Had he not done so, he was sure the South Africans would have anyway released their troops from the bases to which they had been confined.
Instead of the implementation of the UN plan being thrown off course at the very beginning, his actions helped ensure that did not happen.
More than 300 Swapo fighters died at the hands of the South African forces before the process was back on track.
Readers of Nujoma’s memoir ‘Where Others Wavered’ were probably left with the idea that Ahtisaari had hampered the process leading to Namibia’s independence instead of advancing it.
In fact, Ahtisaari successfully managed a UN mission involving 8 000 UN soldiers and civilians, which included a battalion of over 900 Finnish peacekeepers.
His position was extremely delicate because he had to work alongside the South African-appointed administrator general as up until independence, Namibia was administered by South Africa.
Ahtisaari got political parties contesting the election to accept a Code of Conduct that laid down the ground rules for political conduct in a country that had never had a free democratic election.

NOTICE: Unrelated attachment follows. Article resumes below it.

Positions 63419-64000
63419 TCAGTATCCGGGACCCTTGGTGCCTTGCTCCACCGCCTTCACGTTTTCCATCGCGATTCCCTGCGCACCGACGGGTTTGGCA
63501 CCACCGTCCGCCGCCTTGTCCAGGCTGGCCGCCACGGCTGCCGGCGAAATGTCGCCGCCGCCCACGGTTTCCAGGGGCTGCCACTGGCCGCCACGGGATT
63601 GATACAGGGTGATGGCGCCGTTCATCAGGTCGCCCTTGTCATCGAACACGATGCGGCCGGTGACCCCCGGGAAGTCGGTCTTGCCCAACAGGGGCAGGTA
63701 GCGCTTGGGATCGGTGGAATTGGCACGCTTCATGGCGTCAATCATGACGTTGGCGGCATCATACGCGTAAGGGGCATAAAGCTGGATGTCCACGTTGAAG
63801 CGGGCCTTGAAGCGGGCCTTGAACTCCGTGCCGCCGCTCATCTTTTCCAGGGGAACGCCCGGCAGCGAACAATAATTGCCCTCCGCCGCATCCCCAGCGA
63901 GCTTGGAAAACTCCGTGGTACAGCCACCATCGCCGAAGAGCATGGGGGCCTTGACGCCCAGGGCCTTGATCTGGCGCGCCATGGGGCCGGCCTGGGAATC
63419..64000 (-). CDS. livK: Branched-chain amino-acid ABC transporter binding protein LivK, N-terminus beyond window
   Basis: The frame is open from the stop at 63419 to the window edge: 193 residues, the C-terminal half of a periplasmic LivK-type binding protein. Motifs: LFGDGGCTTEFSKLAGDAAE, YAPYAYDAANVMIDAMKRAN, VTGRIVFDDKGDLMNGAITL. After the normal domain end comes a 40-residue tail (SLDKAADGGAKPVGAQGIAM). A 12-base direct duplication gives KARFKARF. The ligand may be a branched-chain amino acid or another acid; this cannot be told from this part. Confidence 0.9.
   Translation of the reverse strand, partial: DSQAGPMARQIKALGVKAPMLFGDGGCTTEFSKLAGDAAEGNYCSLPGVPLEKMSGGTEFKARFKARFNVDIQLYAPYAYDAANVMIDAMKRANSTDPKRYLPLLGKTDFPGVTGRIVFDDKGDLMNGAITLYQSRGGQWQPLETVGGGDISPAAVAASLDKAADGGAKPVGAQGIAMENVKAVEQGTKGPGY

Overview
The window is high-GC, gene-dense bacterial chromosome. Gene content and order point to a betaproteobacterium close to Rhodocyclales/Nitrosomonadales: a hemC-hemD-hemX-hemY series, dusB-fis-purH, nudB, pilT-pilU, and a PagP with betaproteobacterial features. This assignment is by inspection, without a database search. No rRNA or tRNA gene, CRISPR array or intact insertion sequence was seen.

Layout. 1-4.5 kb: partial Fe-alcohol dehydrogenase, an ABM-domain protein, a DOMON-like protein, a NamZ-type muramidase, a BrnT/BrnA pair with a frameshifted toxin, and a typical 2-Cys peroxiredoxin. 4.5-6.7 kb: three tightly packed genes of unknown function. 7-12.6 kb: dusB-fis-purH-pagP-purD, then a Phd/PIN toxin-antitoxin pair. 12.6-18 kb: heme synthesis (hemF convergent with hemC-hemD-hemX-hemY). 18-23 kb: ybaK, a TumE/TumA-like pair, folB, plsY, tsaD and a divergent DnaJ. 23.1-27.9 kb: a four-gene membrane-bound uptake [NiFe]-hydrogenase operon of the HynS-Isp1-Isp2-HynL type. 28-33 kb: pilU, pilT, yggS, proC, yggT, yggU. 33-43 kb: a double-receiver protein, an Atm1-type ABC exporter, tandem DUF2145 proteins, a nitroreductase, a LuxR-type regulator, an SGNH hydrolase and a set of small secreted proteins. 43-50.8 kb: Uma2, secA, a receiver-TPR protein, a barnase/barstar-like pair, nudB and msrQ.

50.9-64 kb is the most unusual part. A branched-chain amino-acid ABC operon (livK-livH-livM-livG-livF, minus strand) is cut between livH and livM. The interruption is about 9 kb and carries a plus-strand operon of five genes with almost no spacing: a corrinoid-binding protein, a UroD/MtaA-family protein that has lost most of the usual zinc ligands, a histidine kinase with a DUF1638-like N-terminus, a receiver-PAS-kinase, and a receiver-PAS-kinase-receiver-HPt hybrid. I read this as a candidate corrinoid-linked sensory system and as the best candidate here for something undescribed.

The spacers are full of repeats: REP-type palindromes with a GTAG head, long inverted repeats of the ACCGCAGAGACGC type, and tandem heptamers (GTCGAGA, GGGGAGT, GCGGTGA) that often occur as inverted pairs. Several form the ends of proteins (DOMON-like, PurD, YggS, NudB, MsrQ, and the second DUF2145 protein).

He was able to declare that election free and fair, after which a Namibian Constituent Assembly drafted a Constitution for the new country and prepared the way for independence on 21 March 1990.
When Ahtisaari returned to Namibia in 1995, it was as president of Finland. He was given honorary Namibian citizenship and remained silent in the face of Nujoma’s criticisms.
When he returned to Windhoek in 2010, it was to attend celebrations that marked 20 years of independence, and the swearing-in for a second presidential term of Nujoma’s successor, Hifikepunye Pohamba.
Ahtisaari was welcomed not only as the former president of Finland, but as a Nobel Peace Prize laureate.
His Nobel prize was awarded in part for his efforts to broker peace in Kosovo and Indonesia, but also for his role in bringing peace to Namibia and moving the country to independence.
That Namibia moved peacefully to independence was key to South Africa’s transition from apartheid to democracy.
Namibians and South Africans owe a deep debt to Martti Ahtisaari.
Source : Namibian